What’s in my Name
Updated: Jan 28, 2020
I was sure that when I got married, I was going to keep my name for two reasons. First, it was an affront to patriarchy which demanded that women take on the names of their male partners which signified leaving the care of their fathers and moving under the care of their husbands. Second, I am a creative and for the sake of continuity and easy connection to the brand I am building, it made sense. However, when I got married, I was plunged into an existential crisis (ok, a melodramatic episode) about what to do with my name. This was not because of any pressure from my partner or new family but because I suddenly wanted all my names due to their historical significance but thought it was a bit excessive and felt like I needed to choose one.
In Liberia, where I am from, three groups mark one’s cultural identity. The indigenous or native group consists of sixteen tribes that have been in, or over time, migrated from other parts of Africa to that region. The Americo- Liberians are the descendants of enslaved people from the United States and the Caribbean who decided to return to Africa and the Congo people are the decedents of people from the Congo Basin of Africa who, on their forced journey to bondage in the Americas, were let off in Liberia and Sierra Leone upon the abolition of the transatlantic slave trade. As a means of survival in unfamiliar territory, the Americo -Liberians and the Congo people intermarried and formed alliances so tightly knit that the identity ‘Congo’ became interchangeable with Americo- Liberian and is still today the singular term used to describe anyone who is not indigenous. These two groups created an elite class of Liberian citizenship and ruled Liberia from the time their ships docked there until 1980 when they were overthrown by a military coup of indigenous rebels.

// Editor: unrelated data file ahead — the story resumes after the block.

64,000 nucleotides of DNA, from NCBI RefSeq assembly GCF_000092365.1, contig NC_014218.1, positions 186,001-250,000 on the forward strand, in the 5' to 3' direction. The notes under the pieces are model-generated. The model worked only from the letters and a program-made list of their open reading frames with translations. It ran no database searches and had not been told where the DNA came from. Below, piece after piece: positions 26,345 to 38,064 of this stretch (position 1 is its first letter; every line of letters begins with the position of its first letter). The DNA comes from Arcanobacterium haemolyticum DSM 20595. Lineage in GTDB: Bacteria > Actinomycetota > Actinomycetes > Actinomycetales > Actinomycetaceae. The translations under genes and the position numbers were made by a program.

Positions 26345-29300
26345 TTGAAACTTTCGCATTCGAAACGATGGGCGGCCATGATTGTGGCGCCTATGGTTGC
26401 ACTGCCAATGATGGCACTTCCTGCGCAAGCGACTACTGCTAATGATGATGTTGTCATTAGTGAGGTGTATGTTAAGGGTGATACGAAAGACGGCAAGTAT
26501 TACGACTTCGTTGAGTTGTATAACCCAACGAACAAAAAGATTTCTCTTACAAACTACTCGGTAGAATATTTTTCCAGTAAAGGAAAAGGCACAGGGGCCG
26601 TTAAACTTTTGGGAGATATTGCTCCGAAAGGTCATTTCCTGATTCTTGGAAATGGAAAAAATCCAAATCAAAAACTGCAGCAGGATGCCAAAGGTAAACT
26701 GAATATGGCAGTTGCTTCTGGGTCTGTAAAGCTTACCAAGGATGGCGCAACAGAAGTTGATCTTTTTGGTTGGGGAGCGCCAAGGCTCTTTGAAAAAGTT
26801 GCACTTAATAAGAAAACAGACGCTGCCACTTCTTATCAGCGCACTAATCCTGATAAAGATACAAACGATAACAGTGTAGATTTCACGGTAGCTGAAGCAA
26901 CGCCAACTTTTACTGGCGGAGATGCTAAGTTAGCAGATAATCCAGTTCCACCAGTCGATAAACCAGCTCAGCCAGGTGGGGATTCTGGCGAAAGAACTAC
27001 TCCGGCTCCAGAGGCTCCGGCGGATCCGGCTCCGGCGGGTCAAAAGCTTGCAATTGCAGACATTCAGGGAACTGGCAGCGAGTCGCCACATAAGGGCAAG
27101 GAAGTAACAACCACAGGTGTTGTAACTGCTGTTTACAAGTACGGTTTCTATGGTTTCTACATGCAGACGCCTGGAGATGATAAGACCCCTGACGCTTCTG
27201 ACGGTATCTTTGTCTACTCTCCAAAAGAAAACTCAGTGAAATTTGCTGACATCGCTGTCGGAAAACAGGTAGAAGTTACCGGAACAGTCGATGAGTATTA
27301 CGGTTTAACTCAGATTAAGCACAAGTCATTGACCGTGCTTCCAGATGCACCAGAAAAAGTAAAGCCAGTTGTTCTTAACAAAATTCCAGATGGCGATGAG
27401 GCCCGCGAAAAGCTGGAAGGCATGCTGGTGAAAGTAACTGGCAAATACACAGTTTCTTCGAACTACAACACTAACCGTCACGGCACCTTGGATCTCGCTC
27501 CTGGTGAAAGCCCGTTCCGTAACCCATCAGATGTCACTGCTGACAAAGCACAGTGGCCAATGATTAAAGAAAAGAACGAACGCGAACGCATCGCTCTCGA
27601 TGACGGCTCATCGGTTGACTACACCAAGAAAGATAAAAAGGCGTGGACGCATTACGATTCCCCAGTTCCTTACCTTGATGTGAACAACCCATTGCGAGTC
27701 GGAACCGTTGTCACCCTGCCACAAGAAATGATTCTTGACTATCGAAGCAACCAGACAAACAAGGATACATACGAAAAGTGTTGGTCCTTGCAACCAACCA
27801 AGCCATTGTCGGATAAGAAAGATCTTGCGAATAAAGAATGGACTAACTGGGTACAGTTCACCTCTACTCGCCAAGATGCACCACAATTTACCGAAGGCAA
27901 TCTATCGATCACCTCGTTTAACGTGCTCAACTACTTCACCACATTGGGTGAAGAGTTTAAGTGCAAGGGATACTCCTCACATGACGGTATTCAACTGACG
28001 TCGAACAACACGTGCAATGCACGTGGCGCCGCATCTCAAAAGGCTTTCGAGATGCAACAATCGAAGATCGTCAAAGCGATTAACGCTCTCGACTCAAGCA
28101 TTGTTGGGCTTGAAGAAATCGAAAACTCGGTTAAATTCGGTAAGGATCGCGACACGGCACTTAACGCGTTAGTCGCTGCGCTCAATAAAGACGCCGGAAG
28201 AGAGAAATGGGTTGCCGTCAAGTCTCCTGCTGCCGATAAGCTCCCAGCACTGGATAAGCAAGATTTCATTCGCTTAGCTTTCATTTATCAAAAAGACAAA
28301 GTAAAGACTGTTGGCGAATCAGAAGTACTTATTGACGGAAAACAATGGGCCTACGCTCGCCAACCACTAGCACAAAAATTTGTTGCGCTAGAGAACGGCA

Though many Americo-Liberians saw the natives as beneath them, some perused right relationships with the natives as a means to gain political influence in the western style municipalities that had been created by the settlers. This is the context that brought my grandfather, Philip, an indigenous man, in the company of Joseph Innis a 'Congo' man. Joseph Innis served as governor of Grand Bassa County and my great grandfather, Dwah was a clan chief among the Bassa people. In order to keep those political alliances strong, Joseph Innis formed a special relationship with Chief Dwah. Rumor has it that in addition to wanting to have the support of the Bassa people in the county, this alliance between Joseph Innis and Chief Dwah was inevitable due to a crush Joseph Innis had on Chief Dwah’s sister. For these reasons, Joseph Innis offered to take care of my grandfather Philip by giving him access to a formal education, a tradition that was customary across Liberia between the Americo-Liberians and the native people whose lands they settled on. When grandfather Philip moved in with Governor Innis, in addition to sending him to school, he introduced Philip to Christianity and gave him his last name. From then on, my grandfather became known as Philip Innis. Though indigenous children who sent their kids to live with Americo-Liberians didn’t all have positive experiences as they were often mistreated, Philip saw Joseph Innis as a mentor who opened his eyes to a world he would not have known otherwise. For that reason, Grandpa Philip took the Innis name with pride and consequently passed the name to his children and grandchildren. Prior to Grandpa Philip being an Innis, Philip had no last name but was simply known as Philip, the son of Dwah because children were identified as members of the community through their fathers.